How the late Suzanne Somers went from being laid off to becoming wealthy: “I never needed a job again”

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Chances are, you've probably heard of, or maybe even used, a ThighMaster – a piece of twisted metal connected by a hinge that allows the user to squeeze their thighs and work their hip adductors.

The late Suzanne Somers revolutionized the product in the '90s and, along with other women, made her mark in infomercial history, helping to shift the perception of infomercials in America from “sold out” to profitable.

“I was certainly one of the first to move from prime time to commercials,” she said shortly before her death.

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In one of her final interviews before losing her battle with breast cancer in October 2023, the “Three's Company” and “Step by Step” star described what it felt like to help revolutionize the sales method and later spoke in an interview with Fox News Fox Nation's new three-part series, “The Infomercials that Sold Us,” hosted by comedian Dennis Miller.

Comedian Dennis Miller joins FOX NATION to host new series “The Infomercials That Sold Us.”

Suzanne Somers, star of “Three's Company” and “Step By Step,” found success in the fitness industry after being fired for demanding equal pay. (Fox Nation)

“ThighMaster was originally introduced to me as a 'V-toner,' and the guy introduced it as an upper body workout, and I look at him and listen to him. I said, 'Does it work?' for the inner thighs?' He said, 'Yeah, but you know, this works for the upper body.'”

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The blonde bombshell-turned-businesswoman took the product to TV and became a fitness star, namesake of the exercise machine that's designed to help you “push your way to toned thighs.”

Orders came in en masse, signaling the success of a product that is still for sale today.


In the past, stars would go abroad to film commercials to avoid the illusion that they were somehow “selling out” in the U.S., Miller explained.

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Suzanne Somers achieved commercial success in the 1990s with the ThighMaster. (Courtesy of Suzanne Somers)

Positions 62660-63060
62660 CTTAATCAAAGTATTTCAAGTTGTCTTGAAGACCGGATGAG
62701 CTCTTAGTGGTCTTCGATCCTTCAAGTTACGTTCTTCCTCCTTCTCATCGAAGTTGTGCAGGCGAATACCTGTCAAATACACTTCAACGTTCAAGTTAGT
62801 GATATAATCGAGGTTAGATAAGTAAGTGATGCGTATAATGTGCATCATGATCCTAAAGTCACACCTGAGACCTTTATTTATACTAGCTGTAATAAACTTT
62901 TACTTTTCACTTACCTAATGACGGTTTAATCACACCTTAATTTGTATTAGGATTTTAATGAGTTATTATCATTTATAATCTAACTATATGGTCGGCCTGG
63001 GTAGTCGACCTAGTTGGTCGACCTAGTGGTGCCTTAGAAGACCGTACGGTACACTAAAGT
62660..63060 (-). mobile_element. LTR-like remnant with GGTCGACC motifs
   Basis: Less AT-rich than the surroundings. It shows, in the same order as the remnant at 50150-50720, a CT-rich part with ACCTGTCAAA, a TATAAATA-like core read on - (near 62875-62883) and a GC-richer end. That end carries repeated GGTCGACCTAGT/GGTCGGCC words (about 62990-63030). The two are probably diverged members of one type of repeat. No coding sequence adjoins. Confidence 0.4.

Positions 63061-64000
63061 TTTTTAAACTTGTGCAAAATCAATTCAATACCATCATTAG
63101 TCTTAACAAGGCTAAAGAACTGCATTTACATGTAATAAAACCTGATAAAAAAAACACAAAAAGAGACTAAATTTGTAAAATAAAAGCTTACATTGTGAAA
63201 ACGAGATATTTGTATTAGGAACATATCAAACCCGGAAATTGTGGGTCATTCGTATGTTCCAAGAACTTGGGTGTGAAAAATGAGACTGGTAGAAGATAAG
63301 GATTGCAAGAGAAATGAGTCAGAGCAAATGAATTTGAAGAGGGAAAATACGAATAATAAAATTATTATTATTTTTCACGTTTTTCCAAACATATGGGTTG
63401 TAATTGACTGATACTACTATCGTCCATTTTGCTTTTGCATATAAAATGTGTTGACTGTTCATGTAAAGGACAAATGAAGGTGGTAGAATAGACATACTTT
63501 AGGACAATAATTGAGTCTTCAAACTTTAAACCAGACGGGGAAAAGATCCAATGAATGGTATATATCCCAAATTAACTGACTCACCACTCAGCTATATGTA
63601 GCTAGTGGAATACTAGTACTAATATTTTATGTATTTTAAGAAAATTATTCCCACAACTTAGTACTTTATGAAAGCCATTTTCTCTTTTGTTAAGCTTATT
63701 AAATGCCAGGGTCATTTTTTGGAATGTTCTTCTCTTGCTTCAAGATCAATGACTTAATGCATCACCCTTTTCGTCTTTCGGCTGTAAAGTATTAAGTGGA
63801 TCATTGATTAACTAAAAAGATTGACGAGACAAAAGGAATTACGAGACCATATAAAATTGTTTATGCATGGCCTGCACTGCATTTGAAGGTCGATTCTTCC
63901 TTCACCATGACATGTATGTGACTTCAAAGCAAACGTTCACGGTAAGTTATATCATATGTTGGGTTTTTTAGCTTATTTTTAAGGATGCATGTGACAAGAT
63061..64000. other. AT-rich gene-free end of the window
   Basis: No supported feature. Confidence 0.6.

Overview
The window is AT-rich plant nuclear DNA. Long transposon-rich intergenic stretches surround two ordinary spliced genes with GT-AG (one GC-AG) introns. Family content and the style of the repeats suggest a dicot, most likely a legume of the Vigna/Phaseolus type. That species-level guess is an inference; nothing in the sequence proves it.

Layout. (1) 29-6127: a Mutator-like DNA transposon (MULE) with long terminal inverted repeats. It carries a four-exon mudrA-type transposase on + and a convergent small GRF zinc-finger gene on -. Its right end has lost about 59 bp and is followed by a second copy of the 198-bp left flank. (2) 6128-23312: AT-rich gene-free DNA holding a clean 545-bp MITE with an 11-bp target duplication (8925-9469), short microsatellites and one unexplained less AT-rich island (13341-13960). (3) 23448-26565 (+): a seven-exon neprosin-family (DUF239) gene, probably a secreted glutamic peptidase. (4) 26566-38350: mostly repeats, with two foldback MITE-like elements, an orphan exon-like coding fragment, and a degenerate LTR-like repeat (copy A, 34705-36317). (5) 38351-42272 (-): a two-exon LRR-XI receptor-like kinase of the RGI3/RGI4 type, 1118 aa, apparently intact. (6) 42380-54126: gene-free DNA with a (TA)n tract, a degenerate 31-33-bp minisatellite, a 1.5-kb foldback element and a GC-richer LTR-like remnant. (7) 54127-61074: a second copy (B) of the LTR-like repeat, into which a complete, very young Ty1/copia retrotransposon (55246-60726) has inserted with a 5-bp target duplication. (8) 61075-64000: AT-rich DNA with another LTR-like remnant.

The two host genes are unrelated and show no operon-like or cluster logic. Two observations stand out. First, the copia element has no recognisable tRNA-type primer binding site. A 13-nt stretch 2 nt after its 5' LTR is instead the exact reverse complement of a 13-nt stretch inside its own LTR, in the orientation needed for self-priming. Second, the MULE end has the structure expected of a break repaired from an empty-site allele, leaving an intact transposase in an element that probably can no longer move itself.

“Money is everything in Hollywood. Big laws and commercials are very tempting,” he said.

“The shooting days are short. The paychecks are big. So in the days before social media, Hollywood agents came up with a clever workaround: Their clients made commercials, but they didn't make them here. They went abroad.” he further explained.

“But three women changed the game and paved the way for stars to do commercials here in the good old USA,” Miller said.

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Somers was one of them.

After rising to fame as the lovable, goofy Chrissy Snow on the popular ABC Emmy-winning 1970s and 1980s sitcom Three's Company, she was fired in 1980 after asking for pay equal to hers male co-star John Ritter.


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Joyce DeWitt (Janet), John Ritter (Jack), Suzanne Somers (Chrissy) in the ABC sitcom “Three's Company”. (ABC Photo Archives/Disney General Entertainment Content via Getty Images)

“I will forever be grateful to Three's Company.” “Wow, what an opportunity to create such a beloved character. I had such notoriety. “I was known all over the world, but then I was fired because I asked for fair pay like the men,” she said.

“Who knew Chrissy Snow would be the first feminist? So now I'm here. I sat there and thought: How did I get from being on top of the world to now? I can't even get an interview. I couldn’t get an interview because I’m considered trouble.”


However, the ThighMaster rejuvenated her career after the layoff. She became one of the Home Shopping Network's best-selling brands in 1992 and went on to do other feats – writing books and launching other products ranging from proteins to skin care products.

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“There was also satisfaction in the compensation,” Somers said. “I have to say, 'Take this, Three's Company and ABC.' It's about reinvention. I never needed a job in Hollywood again. If something came my way and it was interesting, I would embrace it or be entertained, but I’m exactly where I want to be.”

To learn more about Suzanne Somers' success story — and the success stories of others who revolutionized pop culture in America — subscribe to Fox Nation and start streaming The Infomercials that Sold Us today.